Exciting space news

Chinese Moon lander and Ultima Thule

In a first of its kind achievement China successfully soft-landed a probe on the far side of the Moon Thursday, a giant milestone for the nation as it attempts to position itself as the leading space power. Launched December 7, the Chang’e 4 spacecraft (named after the ancient Chinese moon goddess) landed in the eight-mile-deep Von Carmen crater in the South Pole Aitken Basin after an 11-minute descent from a low orbit nine miles above the surface. The China National Space Administration reported the lander transmitted back the world’s first close range color image of what some people call “the dark side of the moon”. By the time you read this a specially designed rover will descend from the probe and roll onto the moon’s surface to begin transmitting pictures of its journey. Their explorer, a modified version of the original Yutu rover which landed in 2013 on the near side of the Moon, is solar-powered, and propelled by six wheels. It has been designed to last a minimum of three months on the Moon. Just for the record, the far side of the moon is the hemisphere that never faces Earth due to a locked tidal rotation effect. This surface is sometimes mistakenly referred to as the “dark side of the moon,” a term made unscientifically famous by Pink Floyd’s 1973 album, even though this side receives just as much sunlight as we do. We just cannot see any features there because it is always pointed away from us.

The touchdown location for Chang’e 4’s rover is recognized as the largest, oldest, and deepest basin mapped on the Moon. Thought to be an impact crater, it is roughly 1,500 miles in diameter, one of the largest known in our Solar System. First noticed by Russian orbiting probe images taken from Luna 3 in 1962, the true depth of the basin from laser altimeter readings on the Apollo 15 mission truly astonished astronomers prompting some to believe that whatever hit the Moon eons ago excavated vast amounts of mantle materials from great depths below the surface. It is hoped that this rock is still on the surface and can be examined. If Chang’e 4 can find and study some of this matter, it would get an unprecedented view into the Moon’s internal structure and origins. In the coming months the lander-probe is designed to perform a multitude of tasks, including:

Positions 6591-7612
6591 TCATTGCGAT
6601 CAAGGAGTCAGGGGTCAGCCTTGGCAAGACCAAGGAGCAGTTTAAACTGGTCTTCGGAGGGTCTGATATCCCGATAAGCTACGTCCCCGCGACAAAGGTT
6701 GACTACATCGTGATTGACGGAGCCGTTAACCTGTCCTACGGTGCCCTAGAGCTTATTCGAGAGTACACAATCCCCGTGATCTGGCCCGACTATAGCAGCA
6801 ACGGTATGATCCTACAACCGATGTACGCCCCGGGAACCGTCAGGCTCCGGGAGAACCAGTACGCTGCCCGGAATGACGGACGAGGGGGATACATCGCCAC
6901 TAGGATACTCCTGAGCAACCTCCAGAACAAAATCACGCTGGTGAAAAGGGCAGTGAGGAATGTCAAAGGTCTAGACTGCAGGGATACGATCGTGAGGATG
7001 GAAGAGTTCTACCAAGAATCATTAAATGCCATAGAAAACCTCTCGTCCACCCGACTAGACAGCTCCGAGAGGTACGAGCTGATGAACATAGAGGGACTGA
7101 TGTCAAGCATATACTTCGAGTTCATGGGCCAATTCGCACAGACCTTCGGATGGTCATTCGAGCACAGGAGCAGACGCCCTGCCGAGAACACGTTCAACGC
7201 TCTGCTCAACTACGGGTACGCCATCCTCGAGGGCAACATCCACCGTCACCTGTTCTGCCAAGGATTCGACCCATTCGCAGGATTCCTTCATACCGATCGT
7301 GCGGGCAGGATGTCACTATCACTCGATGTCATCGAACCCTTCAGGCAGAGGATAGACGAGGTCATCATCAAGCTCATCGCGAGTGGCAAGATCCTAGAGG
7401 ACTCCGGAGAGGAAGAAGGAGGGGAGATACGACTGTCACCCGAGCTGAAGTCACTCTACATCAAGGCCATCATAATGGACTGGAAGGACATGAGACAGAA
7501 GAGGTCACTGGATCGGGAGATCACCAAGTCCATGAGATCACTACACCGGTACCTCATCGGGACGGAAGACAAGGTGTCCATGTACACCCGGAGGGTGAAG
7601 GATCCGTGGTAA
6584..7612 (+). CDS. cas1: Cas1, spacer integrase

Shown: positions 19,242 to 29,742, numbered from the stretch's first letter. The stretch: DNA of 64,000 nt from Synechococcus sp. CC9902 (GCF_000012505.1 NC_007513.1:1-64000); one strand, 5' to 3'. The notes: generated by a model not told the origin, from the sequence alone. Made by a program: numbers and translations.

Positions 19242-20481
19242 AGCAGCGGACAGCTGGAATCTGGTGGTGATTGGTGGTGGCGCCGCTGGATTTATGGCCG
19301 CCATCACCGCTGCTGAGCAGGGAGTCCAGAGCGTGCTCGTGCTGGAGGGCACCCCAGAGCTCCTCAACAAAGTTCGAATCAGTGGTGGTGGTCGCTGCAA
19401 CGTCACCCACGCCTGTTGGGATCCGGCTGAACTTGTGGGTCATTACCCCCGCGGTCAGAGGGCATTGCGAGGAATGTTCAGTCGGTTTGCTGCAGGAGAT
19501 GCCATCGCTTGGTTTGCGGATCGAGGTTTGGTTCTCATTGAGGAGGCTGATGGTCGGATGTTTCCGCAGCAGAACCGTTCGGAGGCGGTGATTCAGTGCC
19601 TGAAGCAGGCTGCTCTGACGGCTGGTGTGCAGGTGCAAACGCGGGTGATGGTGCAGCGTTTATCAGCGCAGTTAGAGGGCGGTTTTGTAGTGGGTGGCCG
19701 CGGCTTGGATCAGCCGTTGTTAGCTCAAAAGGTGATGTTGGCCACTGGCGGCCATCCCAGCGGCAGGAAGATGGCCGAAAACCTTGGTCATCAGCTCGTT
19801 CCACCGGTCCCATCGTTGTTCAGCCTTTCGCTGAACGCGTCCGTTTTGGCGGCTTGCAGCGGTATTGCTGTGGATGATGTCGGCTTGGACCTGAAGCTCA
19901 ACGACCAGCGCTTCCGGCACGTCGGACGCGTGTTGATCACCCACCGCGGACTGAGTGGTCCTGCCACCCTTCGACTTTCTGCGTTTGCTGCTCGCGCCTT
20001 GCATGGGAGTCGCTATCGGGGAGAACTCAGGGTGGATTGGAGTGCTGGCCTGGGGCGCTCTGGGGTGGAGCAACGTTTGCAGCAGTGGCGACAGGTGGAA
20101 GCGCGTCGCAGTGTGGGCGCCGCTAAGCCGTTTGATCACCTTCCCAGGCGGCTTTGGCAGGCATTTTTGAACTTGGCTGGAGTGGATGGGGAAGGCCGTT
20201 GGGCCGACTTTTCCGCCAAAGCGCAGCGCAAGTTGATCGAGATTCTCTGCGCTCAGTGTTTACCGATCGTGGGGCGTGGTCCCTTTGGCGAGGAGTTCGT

1. To measure lunar surface temperature.

2. Determine the chemical compositions of lunar material.

3. Record the intensity of cosmic ray bombardment.

4. Growing silkworm larvae in a sealed container on the Moon.

The last task is quite interesting. Here, space traveling worms are housed in a 6 pound aluminum container along with some potatoes and a few Arabidopsis plant seeds. Combined with air, water, and a special nutrient solution, this tiny biosphere constitutes its own complete ecosystem, with the potato and Arabidopsis breathing out oxygen after taking in the carbon dioxide exhaled by the silkworms. It is hoped to test how much the moon’s extremely low gravity affects the growth of living organisms and the quality of the silk spun by the worms. To monitor progress, a real time video system is watching the experiment. Maybe we can all tune into this experiment.

There is other news. The United States New Horizons mission, the one that sent back stunning photographs of the Planet Pluto in 2015, released detailed images of the most distant world ever photographed, a trans-Neptunian object nicknamed Ultima Thule. Data from the New Year’s Day flyby showed the icy world as two connected snowballs – unlike anything ever seen before. Looking at the photograph, one can see how the gravitational joining of two masses may have led to “planet building” in the early days of our Solar System, 4.5 billion years ago. Because Ultima Thule is considered a cold Kuiper Belt object, it is believed to be the most primitive body ever seen it is thought that both connected bodies are planetesimal aggregates of much smaller building blocks.

Being so far from the Sun at 46 AU’s (1 AU = distance Earth – Sun) one may wonder where the New Horizons probe gets its power from. At this distance the Sun is only a very bright star and obviously solar panels cannot work with the feeble light available. The answer is a radioisotope thermoelectric generator that provides 200 Watts enough to power the circuitry within. Made from 24 pounds of plutonium, it is expected to last until 2030.

Being so far away, it takes 6 hours for the signals to arrive here for downloading. Coupled with a tiny transmitter, the information stream is very slow and will continue to arrive over the next several months, with much higher resolution images yet to come.

Gary Hanington is Professor Emeritus of physical science at Great Basin College and chief scientist at AHV. He can be reached at garyh@ahv.com or gary.hanington@gbcnv.edu.

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Gary Hanington is Professor Emeritus of physical science at Great Basin College and chief scientist at AHV. He can be reached at garyh@ahv.com or gary.hanington@gbcnv.edu.

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